When @trucklife-family sets questions for @abundance.tribe, she doesn't make them easy and really likes to get you soul searching. The latest one asks: What Do You Believe Is The Highest Form Of Self Love and Why Do You Believe So?
I honestly don't know if I can answer this. I don't have strong convictions and the words ‘self love’ seem to trigger the thoughts ’selfish’ in my brain. However, there's no reason not to do some soul searching and see what's going on in there.
I was initially going to do my usual and chicken out of answering, but I came across someone who just makes me bristle and got to thinking why, then realised the connection to respect of both others and self.
Photo courtesy of @izzydawn
I'm a pretty accepting and respectful person. Everyone gets the benefit of the doubt with me and I'll overlook a lot of things that many wouldn't, because I often can see where they are coming from. Everyone is unique and pretty much necessary for the human race, if you only look deep enough. That doesn't mean I'm going to trust them. In fact I trust almost no-one, but that doesn't mean I don't respect them. Am I contradicting myself here?
So what sort of person makes me bristle? It's those who have their opinion and if you don't agree with them 100% then you are made to feel like some worthless, brainless idiot. There may be things you actually agree on, but it doesn’t matter. If there is just one thing that you don't agree on then they turn condescending and make you feel like you may as well be something that crawled out of the gutter and needs to go back.
In many ways I actually feel sorry for them, because they end up shunning so many people, due the fact nobody's ever going to agree with anyone 100%. However, deep down in me there is still a scared child who believes that they are worthless, always wrong and never enough, so part of me bristles and goes into protective mode.
Growing up I made mistakes and hurt others, both physically, through play fighting, and emotionally, usually by repeating what everyone was saying/thinking then being told how utterly horrible that was. My solution was to speak less, listen more and not join in with play fighting any more, rather than feel the pain of having hurt someone else. It was early on in my life that I vowed never to say something behind someone's back that I couldn't say to their face. This possibly isolated me all the more as conversations with girls, and indeed women, can often turn to criticising someone behind their backs. I still pull out of conversations heading that way to this day unless, I know them well enough to steer the conversation to more positives. When they start saying the bad about someone, I'll say the good instead and sometimes I can see the light go on as they realise what they're doing.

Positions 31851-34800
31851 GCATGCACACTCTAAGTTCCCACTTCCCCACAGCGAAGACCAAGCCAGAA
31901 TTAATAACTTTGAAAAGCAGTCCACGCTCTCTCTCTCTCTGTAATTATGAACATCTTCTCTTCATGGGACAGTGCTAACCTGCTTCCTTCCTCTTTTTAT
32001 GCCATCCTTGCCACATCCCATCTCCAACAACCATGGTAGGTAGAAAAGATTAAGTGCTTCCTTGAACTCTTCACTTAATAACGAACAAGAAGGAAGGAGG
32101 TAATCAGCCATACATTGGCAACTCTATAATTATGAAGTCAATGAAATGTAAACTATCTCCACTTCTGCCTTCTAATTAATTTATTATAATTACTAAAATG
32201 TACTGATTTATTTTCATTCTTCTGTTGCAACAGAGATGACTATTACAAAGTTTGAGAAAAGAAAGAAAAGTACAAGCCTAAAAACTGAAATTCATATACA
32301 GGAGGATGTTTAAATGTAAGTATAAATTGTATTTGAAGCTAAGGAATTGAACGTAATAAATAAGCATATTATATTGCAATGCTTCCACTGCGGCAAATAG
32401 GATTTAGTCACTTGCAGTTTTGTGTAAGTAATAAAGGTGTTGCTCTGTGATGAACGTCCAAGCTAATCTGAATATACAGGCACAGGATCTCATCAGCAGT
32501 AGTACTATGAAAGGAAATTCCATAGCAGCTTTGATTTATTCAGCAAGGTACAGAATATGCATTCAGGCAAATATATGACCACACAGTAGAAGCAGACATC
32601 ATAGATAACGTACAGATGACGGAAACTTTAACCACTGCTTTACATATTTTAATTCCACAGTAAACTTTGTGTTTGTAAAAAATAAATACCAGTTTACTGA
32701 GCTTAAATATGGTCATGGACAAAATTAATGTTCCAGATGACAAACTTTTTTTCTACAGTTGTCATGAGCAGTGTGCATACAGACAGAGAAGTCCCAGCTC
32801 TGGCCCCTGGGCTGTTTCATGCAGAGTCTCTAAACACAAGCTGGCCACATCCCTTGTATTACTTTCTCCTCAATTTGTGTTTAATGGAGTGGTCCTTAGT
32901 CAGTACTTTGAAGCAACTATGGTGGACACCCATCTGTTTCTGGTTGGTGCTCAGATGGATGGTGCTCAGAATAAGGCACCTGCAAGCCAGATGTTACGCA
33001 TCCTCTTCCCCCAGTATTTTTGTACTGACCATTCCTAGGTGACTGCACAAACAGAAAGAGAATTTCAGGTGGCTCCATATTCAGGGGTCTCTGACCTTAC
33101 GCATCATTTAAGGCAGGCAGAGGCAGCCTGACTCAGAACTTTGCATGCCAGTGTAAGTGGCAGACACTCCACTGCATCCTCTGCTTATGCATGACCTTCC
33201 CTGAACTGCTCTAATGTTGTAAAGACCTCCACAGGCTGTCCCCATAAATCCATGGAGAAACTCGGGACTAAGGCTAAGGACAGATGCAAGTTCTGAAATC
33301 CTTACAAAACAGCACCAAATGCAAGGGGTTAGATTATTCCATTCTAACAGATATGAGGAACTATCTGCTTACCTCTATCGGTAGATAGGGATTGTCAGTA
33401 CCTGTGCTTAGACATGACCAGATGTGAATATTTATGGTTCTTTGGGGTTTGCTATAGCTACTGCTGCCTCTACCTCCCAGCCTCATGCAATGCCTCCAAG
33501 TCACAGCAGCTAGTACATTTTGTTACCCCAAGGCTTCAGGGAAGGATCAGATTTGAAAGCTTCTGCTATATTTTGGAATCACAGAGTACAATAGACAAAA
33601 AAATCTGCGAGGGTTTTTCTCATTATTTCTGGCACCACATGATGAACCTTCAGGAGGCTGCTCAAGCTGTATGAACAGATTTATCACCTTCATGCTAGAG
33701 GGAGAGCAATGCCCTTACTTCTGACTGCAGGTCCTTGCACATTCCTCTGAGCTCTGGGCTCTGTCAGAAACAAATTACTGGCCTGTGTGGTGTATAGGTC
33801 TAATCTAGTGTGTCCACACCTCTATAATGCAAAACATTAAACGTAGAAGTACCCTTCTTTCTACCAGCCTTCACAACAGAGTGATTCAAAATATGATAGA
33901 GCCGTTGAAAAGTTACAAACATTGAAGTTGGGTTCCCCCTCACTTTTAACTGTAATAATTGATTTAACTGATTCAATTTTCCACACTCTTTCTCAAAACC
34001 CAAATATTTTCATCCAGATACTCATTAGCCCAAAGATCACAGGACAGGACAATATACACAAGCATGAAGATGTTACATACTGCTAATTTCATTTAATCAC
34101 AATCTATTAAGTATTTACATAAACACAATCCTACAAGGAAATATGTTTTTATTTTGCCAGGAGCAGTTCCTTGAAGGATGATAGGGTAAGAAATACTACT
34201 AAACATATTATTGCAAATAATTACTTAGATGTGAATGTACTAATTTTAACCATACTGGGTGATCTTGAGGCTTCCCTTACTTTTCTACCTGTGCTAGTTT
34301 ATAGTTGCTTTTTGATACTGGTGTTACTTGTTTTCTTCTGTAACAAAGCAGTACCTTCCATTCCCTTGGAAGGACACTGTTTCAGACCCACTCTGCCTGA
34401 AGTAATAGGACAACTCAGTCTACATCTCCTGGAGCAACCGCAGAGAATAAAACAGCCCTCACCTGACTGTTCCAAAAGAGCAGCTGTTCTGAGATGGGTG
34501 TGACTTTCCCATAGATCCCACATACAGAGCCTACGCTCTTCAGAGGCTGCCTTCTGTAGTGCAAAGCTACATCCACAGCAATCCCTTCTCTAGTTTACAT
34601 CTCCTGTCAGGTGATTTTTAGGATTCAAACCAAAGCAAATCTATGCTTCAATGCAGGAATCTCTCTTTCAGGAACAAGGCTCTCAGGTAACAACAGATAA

But, I digress. My stance made me an easy target for others to get an ego boost from, because if they could be better at something than someone else, it could be me as I would acknowledge their accomplishment and not try to one up it with something else that they were weaker at. However, it meant that I spent a lot of my life being told how much better everyone else was than me.
The girl I counted as my best friend at school used to criticise me for the very things she did herself. She liked to be honest with me, and expected me to deal with it, but didn't like it in return. I also had a big sister and anyone with older siblings knows how they have to be superior in everything, purely on the fact that they are older. I don't resent either of them, they were children dealing with their own insecurities. I adore my sister to this day and I know she feels bad about things she did or said when we were children, some of which I don't even remember.
My sister was classically attractive, with dark hair, an hour glass figure and a cleavage all the boys ogled. In addition she was academically bright, quick to pick things up and always getting good grades without really trying. The only exam I did better in her than was German GSCE, because I'd just spent a couple of weeks in Germany, speaking the language daily. I, on the other hand, was a palefaced redhead, skinny, flat chested and had little figure to speak of. I was mediocre academically, had handwriting that looked like a toddler's and was slow at just about everything, but I got there in the end.